Corporate Bonds  

Investors flock to corporate bonds

Investors flock to corporate bonds

Investors piled more than £400m into corporate bonds last month as uncertain markets continued to entice investors to assets perceived to be safer.

Data from Morningstar, published last week (October 23), showed corporate bonds received £436m worth of net inflows in September 2019 — a hefty 10 per cent of the category’s now-£4bn worth of assets.

The flows marked a sharp uptick from the £279m that was allocated to corporate bonds in the previous month (August).

Investors favoured Aberdeen Standard’s Global Corporate Bond Tracker fund, which accounted for £386m of the inflows.

Overall fixed income received the highest net inflows in the month with £583m invested in the sector in September.

Other low risk categories, such as allocations and the money markets, also experienced inflows of £206m and £340m respectively while investors pulled £1.8bn from equities and £1.3bn from alternative assets (typically more risky).

It is normal in uncertain markets for investors to turn to bonds, particularly as inflation expectations have been lower since the start of the year.

Bonds are helped by low inflation as the value of the fixed income from a bond is worth more if inflation is low.

Paul Gibson, financial planner at Granite Financial Planning, thought investors were pulling money out of equities and moving it into bonds after being “spooked by Brexit”.

Scott Gallacher, director at Rowley & Turton, agreed, adding he thought it was a “defensive move” following world events while Ricky Chan, director at IFS Wealth & Pensions said the shift to bonds typically implied investors were looking to protect their capital from volatility in the stock markets.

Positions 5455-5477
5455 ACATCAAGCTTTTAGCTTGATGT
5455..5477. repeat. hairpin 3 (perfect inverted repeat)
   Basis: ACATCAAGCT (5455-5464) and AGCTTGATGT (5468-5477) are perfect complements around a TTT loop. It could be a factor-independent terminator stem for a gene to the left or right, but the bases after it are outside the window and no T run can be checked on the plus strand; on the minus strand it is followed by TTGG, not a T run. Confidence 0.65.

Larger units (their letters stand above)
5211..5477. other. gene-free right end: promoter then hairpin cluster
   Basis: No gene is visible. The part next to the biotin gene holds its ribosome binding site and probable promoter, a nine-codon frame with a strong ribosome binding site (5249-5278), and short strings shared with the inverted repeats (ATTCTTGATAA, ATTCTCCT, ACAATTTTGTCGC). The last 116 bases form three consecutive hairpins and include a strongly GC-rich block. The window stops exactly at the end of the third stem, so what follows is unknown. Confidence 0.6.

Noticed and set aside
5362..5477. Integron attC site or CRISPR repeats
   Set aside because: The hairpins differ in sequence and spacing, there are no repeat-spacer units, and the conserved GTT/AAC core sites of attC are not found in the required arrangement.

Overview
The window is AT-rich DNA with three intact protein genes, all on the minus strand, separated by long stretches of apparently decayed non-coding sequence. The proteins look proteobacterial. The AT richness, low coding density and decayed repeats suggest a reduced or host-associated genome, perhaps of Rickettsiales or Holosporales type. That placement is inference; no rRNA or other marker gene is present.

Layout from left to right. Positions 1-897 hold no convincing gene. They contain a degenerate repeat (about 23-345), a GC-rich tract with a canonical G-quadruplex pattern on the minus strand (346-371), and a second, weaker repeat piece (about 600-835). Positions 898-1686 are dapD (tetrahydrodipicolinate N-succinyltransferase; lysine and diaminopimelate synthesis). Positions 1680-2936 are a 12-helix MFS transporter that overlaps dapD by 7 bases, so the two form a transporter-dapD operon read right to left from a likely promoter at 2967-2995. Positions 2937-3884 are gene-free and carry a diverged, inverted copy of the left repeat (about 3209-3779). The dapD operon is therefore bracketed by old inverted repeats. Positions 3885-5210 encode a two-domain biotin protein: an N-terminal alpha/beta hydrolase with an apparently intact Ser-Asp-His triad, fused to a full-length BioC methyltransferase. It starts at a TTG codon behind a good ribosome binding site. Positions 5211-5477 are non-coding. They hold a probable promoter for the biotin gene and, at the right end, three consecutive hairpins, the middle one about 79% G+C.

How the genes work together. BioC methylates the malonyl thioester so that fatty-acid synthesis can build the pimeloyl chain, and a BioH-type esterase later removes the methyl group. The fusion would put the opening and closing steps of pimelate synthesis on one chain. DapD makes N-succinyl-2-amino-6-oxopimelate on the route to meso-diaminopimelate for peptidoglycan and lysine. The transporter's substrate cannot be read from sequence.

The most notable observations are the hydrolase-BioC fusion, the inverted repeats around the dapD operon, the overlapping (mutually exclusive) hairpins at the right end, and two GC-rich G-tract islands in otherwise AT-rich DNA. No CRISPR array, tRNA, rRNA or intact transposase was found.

But Mr Gibson thought a client’s financial plan should dictate the investment strategy rather than uncertain markets as “market timing as a concept inevitably leads to failure”.

Mr Chan agreed trying to time the markets was a “big risk” but thought the move into bonds was likely to continue so long as uncertainty remained in the markets.

He said: “This is quite typical investor behaviour, and it may be suitable to those approaching retirement or the need to access their capital. But for long-term investors trying to time the market is not a good idea.”

Mr Gallacher thought whether the move to bonds was a good idea was “the million dollar question”.

He added: “I’d have big concerns about very cautious people with low capacity for loss switching from the security of cash deposits to riskier options such as peer to peer.

“My concerns for investors reducing their risk would be less, but it still could be a bad idea as they could be missing out on potential future equity returns that they may need to deliver their intended retirement goals.”